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CQC: Timescales for publishing inspection reports remains challenging

The CQC missed a number of key targets for publishing reports following inspection of NHS services last year, the organisation’s annual reports and accounts for 2016-17 has revealed.

In the document, it was revealed that for hospitals, only 16% of reports for independent health and focused NHS inspections of less than three core services were completed within the 50 day time frame.

And for NHS hospital inspections with three or more core services, the figure achieved by the CQC was even lower, at 12%.

“It is very important that inspection reports are published to a high quality, and as quickly as possible to ensure members of the public can make decisions about care, and providers understand what they need to do to if they have to improve,” the report said.

“However, publishing inspection reports within agreed timescales remained a significant challenge during the year.”

The regulator also acknowledged this area as somewhere to target for continued improvement, and that it would work to improve going into next year.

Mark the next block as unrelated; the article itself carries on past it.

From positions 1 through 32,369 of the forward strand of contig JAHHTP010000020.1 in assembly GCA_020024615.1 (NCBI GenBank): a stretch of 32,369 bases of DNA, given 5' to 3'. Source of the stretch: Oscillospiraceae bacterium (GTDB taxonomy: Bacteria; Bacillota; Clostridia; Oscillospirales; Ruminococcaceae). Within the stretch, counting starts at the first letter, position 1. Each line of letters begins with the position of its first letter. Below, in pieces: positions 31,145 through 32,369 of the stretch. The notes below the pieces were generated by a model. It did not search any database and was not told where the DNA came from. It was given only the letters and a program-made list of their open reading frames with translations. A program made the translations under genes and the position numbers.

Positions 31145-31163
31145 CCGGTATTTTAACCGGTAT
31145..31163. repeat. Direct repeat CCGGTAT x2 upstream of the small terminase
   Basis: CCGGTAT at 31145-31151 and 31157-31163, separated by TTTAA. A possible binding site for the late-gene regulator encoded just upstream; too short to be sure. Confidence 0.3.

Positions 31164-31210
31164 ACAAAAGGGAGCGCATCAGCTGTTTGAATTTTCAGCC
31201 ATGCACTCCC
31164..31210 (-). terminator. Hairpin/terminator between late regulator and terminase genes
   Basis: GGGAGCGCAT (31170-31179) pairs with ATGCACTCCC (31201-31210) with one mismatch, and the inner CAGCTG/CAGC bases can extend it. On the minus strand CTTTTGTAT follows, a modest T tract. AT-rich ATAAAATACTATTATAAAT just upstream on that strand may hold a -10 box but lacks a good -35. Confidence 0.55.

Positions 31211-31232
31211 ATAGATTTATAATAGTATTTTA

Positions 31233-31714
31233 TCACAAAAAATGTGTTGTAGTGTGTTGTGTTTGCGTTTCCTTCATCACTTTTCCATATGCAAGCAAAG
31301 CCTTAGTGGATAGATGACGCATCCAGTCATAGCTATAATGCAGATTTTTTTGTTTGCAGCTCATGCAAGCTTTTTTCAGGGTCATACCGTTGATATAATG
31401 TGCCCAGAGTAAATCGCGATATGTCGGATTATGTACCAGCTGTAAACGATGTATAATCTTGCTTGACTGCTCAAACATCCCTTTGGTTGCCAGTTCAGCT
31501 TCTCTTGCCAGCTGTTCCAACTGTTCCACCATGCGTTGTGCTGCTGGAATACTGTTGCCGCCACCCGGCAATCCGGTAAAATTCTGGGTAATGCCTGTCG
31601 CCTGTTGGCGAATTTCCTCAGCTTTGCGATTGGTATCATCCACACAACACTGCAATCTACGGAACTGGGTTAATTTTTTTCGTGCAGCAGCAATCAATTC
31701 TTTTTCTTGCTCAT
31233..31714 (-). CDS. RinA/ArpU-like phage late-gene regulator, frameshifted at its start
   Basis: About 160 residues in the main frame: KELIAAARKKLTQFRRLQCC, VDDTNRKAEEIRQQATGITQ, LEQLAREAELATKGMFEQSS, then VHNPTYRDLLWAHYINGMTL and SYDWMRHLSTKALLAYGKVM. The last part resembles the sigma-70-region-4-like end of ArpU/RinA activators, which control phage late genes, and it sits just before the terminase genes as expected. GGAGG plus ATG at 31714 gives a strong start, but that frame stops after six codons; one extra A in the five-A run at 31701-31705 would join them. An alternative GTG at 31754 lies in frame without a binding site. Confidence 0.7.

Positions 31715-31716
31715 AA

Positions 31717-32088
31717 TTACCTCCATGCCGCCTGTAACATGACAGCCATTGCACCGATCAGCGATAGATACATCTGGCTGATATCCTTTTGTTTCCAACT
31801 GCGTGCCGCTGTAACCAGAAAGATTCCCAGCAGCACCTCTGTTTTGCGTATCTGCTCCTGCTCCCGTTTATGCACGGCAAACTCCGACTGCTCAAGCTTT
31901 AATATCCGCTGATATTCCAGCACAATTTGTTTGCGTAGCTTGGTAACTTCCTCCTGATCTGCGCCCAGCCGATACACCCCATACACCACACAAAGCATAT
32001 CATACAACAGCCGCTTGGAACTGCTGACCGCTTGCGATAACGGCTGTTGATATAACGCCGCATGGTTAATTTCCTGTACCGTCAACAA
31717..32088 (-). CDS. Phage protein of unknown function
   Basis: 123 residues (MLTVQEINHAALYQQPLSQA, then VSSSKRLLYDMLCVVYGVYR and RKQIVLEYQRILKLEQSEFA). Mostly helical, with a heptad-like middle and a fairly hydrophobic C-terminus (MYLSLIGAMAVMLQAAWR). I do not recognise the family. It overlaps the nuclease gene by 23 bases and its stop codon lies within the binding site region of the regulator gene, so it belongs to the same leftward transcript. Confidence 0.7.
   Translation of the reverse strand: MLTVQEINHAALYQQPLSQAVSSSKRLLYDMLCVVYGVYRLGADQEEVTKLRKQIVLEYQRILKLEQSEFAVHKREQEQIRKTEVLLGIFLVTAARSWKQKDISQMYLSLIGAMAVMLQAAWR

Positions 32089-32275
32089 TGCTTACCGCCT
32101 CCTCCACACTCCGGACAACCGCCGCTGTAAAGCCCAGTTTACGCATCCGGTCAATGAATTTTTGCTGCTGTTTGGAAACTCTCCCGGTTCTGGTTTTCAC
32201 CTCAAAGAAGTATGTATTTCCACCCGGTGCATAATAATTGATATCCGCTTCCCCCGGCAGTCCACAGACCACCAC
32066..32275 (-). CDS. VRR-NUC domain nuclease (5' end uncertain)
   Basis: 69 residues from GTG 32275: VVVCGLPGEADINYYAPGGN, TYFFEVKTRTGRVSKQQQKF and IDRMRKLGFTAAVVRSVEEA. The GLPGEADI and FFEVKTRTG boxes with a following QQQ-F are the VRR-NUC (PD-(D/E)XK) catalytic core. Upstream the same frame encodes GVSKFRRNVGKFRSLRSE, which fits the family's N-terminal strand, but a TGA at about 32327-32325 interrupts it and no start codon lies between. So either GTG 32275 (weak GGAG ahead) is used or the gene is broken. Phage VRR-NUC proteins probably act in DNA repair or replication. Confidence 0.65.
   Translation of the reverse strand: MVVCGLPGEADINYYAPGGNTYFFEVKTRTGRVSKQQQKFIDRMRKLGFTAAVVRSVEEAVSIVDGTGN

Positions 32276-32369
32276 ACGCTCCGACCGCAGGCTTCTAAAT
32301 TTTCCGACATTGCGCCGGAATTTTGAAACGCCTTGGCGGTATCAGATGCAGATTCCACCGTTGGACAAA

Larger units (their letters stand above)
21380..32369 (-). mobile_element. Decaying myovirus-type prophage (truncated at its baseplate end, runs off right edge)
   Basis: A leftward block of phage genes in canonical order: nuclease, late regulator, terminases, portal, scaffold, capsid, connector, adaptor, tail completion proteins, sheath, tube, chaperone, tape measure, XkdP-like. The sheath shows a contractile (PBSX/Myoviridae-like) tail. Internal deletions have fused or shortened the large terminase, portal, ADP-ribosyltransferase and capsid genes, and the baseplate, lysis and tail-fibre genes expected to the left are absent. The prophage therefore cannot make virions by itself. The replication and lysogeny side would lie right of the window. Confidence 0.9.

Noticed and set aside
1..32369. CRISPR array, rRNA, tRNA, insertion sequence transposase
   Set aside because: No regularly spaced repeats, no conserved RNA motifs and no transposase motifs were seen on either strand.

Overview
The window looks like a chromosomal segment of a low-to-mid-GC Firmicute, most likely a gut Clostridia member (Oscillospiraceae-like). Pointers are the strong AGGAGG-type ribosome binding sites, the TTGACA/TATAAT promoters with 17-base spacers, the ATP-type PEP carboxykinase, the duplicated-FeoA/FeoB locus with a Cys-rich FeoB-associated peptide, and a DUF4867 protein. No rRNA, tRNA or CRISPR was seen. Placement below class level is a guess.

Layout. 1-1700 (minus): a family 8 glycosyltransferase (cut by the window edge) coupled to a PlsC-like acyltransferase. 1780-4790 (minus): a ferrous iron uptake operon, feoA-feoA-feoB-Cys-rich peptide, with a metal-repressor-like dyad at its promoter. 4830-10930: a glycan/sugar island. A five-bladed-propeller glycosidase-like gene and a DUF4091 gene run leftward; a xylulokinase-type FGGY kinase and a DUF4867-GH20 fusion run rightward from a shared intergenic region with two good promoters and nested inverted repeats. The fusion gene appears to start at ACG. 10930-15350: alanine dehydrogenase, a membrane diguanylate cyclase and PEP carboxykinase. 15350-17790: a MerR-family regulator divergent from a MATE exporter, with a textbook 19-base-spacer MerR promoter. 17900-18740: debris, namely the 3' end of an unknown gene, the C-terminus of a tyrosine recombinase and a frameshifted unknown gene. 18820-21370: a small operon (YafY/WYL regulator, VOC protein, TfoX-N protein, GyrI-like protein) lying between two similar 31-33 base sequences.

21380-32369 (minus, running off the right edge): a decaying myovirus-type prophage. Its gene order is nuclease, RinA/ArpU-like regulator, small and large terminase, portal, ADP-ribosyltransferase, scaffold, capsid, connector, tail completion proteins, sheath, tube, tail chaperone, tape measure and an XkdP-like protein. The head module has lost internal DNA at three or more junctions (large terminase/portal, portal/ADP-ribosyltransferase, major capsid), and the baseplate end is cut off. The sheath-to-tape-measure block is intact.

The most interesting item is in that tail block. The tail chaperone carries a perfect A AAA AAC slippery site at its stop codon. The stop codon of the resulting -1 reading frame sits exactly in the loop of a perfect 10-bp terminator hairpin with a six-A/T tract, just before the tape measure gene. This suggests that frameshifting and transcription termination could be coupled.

However, the CQC did report a number of successes. Against the back drop of a reducing budget from £249m in 2015-16 to £236m this year, the efficiency of the CQC’s systems was improved.

This led to revenue expenditure standing at £226.2m in 2016-17, £12.4m less than the CQC spent the year before. As budgets are expected to be slashed even further, the CQC said it was aiming to bring its spending down to £217m by 2019-20.

“2016-17 was an important year for CQC as we delivered our business plan, including completing our comprehensive inspection and ratings programme,” Sir David Behan, chief executive of the CQC. “As a result, we now have a robust baseline of quality across health and social care and a strong foundation on which to build our next phase of regulation.

“Our ratings allow us to highlight improvements and identify excellence as well as pin point where action is needed.”

Sir David also stated that the organisation wanted to be “a catalyst for changes” that improve the quality of care, and he said he was encouraged that despite the considerable challenges facing each sector, improvements in quality have been achieved.

“People who use services, as well as their families and carers, have every right to expect nothing less,” Sir David argued. “As we look ahead, we need to adapt and develop to meet the new and continued challenges in the health and social care system, while still making important organisational cost savings.

“At all times, we remain committed to acting independently and being on the side of people who use services, their families and their carers.”

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